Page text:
The Confederate States Army
Officially the Confederate States Army was founded as a volunteer force by the Provisional Confederate Congress, with control of its operations in the hands of Provisional President Jefferson Davis in February 1861. The loss of records during and following the war make it difficult to estimate the total number who served in it, some believe that somewhere between 500,000 and 1.5 million while others propose 750,000 to 1,000,000 as more realistic numbers. In addition, an untold number of slaves were forced into service to build encampments, fortifications, roads, and other support needed for military operations.
The Confederate Army’s organization was based on that of the United States Army, unsurprisingly since many senior Confederate officers had served in the US Army at some point. The Army was made up of infantry, cavalry, and artillery and the basic unit of command was a company, theoretically made up of one hundred soldiers. Ten companies made a regiment. As the war went on and casualties were absorbed while replacements were scarce, most regiments sank to less than half their optimal size.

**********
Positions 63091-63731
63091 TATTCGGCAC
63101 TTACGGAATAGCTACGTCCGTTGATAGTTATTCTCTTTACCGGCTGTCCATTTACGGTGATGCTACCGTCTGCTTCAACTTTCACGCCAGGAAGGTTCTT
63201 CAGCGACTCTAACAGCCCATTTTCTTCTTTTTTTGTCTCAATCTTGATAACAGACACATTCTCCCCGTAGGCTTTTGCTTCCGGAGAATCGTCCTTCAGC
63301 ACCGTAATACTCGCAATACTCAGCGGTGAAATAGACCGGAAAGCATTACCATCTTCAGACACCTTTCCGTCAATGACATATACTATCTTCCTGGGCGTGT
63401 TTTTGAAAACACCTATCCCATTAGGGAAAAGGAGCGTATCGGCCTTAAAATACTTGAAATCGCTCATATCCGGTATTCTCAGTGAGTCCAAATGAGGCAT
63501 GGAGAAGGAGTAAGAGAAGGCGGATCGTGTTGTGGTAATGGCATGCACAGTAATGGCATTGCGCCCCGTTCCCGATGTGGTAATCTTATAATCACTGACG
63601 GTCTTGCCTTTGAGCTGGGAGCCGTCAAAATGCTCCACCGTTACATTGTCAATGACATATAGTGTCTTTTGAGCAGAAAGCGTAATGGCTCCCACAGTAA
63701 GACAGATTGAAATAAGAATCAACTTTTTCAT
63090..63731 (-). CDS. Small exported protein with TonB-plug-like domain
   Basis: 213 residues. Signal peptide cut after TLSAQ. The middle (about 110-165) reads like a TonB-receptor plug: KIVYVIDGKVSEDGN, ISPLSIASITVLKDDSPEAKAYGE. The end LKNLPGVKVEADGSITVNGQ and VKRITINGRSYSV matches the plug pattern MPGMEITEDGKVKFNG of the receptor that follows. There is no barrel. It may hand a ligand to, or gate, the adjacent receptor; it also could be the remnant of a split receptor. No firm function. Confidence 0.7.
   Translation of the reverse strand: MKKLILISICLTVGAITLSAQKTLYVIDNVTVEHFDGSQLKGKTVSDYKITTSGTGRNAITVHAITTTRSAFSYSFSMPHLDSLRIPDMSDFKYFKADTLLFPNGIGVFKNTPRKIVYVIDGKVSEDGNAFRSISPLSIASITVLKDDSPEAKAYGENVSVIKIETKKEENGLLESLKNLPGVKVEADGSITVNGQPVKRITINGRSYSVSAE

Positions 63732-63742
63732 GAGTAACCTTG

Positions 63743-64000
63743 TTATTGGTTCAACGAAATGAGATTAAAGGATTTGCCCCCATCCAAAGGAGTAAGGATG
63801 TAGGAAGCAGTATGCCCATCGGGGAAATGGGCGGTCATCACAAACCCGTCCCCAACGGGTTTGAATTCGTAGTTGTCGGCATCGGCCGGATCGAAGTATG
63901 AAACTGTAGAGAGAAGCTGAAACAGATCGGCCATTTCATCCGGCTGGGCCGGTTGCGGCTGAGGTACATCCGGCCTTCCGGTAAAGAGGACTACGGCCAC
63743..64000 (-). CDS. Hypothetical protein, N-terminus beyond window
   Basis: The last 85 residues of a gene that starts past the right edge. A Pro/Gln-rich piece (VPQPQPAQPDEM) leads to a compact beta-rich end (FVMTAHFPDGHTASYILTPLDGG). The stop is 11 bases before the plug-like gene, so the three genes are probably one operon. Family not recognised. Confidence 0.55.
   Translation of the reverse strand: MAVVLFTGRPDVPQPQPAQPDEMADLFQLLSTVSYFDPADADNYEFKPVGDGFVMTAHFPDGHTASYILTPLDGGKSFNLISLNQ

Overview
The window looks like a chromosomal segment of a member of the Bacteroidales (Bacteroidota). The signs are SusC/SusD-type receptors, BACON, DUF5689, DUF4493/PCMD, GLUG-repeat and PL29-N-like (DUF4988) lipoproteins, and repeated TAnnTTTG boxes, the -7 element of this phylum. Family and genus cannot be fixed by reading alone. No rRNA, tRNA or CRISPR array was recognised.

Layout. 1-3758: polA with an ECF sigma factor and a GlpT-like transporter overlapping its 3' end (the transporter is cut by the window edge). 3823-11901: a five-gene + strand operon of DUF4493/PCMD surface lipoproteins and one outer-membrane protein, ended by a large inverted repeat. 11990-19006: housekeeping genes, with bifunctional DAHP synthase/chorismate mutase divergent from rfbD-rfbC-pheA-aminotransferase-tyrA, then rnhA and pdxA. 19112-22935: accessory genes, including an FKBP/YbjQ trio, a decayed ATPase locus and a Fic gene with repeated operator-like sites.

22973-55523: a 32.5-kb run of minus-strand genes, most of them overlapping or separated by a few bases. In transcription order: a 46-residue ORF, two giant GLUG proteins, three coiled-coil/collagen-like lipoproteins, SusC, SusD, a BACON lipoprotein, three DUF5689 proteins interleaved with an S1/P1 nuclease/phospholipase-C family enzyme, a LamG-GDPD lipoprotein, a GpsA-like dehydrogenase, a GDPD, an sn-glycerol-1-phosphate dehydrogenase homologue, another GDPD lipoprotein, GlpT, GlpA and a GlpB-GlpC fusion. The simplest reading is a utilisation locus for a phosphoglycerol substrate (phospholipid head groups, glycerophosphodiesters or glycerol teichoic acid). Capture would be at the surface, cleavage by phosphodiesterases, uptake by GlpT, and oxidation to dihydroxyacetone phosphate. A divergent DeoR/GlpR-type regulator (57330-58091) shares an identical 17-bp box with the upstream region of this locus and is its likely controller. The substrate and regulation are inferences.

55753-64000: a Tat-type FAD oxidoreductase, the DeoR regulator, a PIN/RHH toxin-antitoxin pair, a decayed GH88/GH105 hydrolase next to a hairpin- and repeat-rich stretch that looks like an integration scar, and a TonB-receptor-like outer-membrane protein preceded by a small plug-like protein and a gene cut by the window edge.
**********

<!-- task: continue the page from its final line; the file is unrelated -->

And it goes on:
There were several field armies, which in the South were normally named for the region of their operation, as opposed to the Northern custom of naming them for major rivers. Robert E Lee commanded the largest Confederate Army, called the Army of Northern Virginia.
Regiments were raised, trained and supplied by the individual states and bore the name of their state and their regimental number, for example 4th Virginia. Eventually over 1,000 regiments were raised by the Confederate states for the army, in comparison the Union raised over 2,000.
In the early years of the war the Confederate Armies were successful in combat in the East, mostly in Virginia and Maryland, and less so in the west. Casualties were enormously high for both sides. Despite the long-lived legend of the Confederate’s esprit d’corps, by 1864 Jefferson Davis estimated that there were over 100,000 men then labeled as deserters in the South, having seen enough of war and the growing strength of the Union armies.